One issue that has been lost in the all of the discussion about platoon structure and overtime costs in Providence is that one firefighter’s union in Rhode Island, in Central Coventry, has already agreed to a major overtime reduction plan that includes a 3-platoon structure and a 56-hour work-week, plus a requirement that an individual employee work 212 hours in a 28-day period before overtime begins and a department-wide hard-cap on the amount of time-and-a-half overtime paid out in a given year. (Details of the Central Coventry plan are available here).
The Central Coventry Fire District, you may recall, is currently in receivership, with the functions of its elected board having been replaced by a state appointed receiver, who is not accountable to the residents of the district. Originally, Central Coventry union President David Gorman pledged to outlawyer and outspend and outfight the receiver, but according to receiver Mark Pfeiffer, the union has agreed to all of the changes that have been presented to the public.
How events played out Central Coventry raises serious questions for both Providence and all of Rhode Island. For years, Rhode Islanders have been told that limits on firefighting overtime are difficult to overlay onto existing departments, but Central Coventry has shown that reform is very straightforward. However, had the same system designed by the unaccountable receiver been proposed by an elected government, it is hard to believe that the Central Coventry union would have as quickly accepted it, if they accepted it at all. To an outside observer, it appears that the Central Coventry union was willing to show much more flexibility to a leader unaccountable to those who pay the taxes than it was willing to show to their elected representatives, and this is not a healthy situation for a democratic polity.
Unfortunately, some members of the General Assembly want to reinforce the marginalization of democratic control over public services that is sadly acceptable to both Rhode Island’s union leadership and Rhode Island’s insider and managerial elites, via a pair of bills that would deny elected municipal authorities the power to set policies concerning platoon structure and overtime policy. Instead of making decisions, civil authorities would be reduced to asking for deals when trying to exercise basic command authority in these major areas. Try to imagine a system like this working further down the chain-of-command where, for example, a captain has to make a deal with members of his platoon when he wants something significant done. It wouldn’t work very well.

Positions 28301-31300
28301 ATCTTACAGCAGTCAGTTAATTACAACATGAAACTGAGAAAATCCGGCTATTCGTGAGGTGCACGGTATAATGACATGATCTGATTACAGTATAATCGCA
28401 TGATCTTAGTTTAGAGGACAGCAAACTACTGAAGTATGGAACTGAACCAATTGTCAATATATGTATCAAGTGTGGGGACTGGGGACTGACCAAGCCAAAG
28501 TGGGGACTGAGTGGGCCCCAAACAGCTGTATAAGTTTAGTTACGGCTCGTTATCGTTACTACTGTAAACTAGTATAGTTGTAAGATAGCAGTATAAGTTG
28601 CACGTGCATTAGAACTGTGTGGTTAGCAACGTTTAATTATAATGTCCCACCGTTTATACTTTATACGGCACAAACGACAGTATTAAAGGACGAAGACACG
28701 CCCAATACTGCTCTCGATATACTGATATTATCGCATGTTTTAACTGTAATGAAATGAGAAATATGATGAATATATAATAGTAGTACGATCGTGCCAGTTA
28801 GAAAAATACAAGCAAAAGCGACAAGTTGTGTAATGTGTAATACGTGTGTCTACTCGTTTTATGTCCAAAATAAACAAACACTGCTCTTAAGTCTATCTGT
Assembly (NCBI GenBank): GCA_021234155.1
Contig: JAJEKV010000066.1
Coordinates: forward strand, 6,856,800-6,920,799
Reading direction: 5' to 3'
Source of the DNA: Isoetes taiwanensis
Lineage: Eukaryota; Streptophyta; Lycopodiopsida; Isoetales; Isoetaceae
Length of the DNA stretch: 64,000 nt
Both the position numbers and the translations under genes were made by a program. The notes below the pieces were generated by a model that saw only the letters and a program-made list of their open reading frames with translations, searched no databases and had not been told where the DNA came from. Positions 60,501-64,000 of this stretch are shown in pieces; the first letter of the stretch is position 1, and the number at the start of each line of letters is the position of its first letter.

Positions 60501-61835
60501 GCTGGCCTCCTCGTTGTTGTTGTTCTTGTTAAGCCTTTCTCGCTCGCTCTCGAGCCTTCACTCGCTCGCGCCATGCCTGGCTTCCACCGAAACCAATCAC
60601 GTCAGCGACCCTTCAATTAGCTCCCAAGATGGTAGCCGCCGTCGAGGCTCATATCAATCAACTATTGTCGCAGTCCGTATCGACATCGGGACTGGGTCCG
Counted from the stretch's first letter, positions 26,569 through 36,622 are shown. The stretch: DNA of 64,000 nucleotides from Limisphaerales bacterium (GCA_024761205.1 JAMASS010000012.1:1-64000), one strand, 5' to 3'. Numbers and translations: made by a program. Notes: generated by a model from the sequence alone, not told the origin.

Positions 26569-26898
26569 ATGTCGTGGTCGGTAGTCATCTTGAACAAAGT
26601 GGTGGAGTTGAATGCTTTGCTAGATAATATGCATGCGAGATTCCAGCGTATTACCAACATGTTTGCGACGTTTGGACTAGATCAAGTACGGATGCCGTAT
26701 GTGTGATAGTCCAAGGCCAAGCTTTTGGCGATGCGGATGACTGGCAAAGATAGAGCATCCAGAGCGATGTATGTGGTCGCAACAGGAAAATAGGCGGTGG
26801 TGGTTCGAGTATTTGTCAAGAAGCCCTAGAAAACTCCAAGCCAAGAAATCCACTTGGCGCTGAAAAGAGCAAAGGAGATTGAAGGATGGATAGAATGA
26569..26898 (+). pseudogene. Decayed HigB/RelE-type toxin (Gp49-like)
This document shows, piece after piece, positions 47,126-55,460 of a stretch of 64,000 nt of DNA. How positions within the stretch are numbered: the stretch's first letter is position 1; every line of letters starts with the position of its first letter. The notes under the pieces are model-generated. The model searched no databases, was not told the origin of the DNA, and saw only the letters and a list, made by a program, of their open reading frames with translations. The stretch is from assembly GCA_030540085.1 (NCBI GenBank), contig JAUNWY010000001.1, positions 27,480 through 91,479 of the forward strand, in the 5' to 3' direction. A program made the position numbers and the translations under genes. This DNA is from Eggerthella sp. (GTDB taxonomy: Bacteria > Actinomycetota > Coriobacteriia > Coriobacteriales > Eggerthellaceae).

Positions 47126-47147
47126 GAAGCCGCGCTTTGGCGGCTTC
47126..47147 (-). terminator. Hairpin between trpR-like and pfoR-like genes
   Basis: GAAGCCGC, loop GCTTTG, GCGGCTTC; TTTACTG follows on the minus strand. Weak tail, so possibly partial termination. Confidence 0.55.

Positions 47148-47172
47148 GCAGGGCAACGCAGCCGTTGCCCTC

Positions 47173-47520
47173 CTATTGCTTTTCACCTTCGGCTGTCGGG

In Rhode Island parlance, this is frequently labeled as an issue of “management rights”, but that is an overly business-bourgeois conceptualization of the problem, and fails to capture the true magnitude of what is at stake. The real issue is whether we are a society where basic democratic control is exercised over the government chain-of-command or we are something else and something worse.
Limiting elected executives to asking for deals instead of making decisions concerning basic operations places a department beyond executive control and, where the executive is democratically accountable, beyond democratic control. Ultimately, a people who believe in democracy will come to view a part of government outside of direct control of elected officials as just another special interest that has latched on to government for its own advantage, and whose every claim should be treated with maximum skepticism. In case you haven’t noticed, this is the unpleasant dynamic that has been playing out in Rhode Island over the past several years, and fire unions and their allies in the legislature continuing to take stances that show contempt for democratic and civilian control of government at the operational level will only make this situation worse. The surest way to begin to reverse this is for firefighter unions to stop trying to change the rules of the political system every time they don’t get their way, and make clear they fully accept democratic accountability, just like the rest of the citizenry does.
Providence and the state legislature, is one set of places where the next stage of this will play out, but also keep your eye on Coventry, where we may soon see if an elected board can get the same level of cooperation from a fire union that was willing to accept major change from an unelected authority.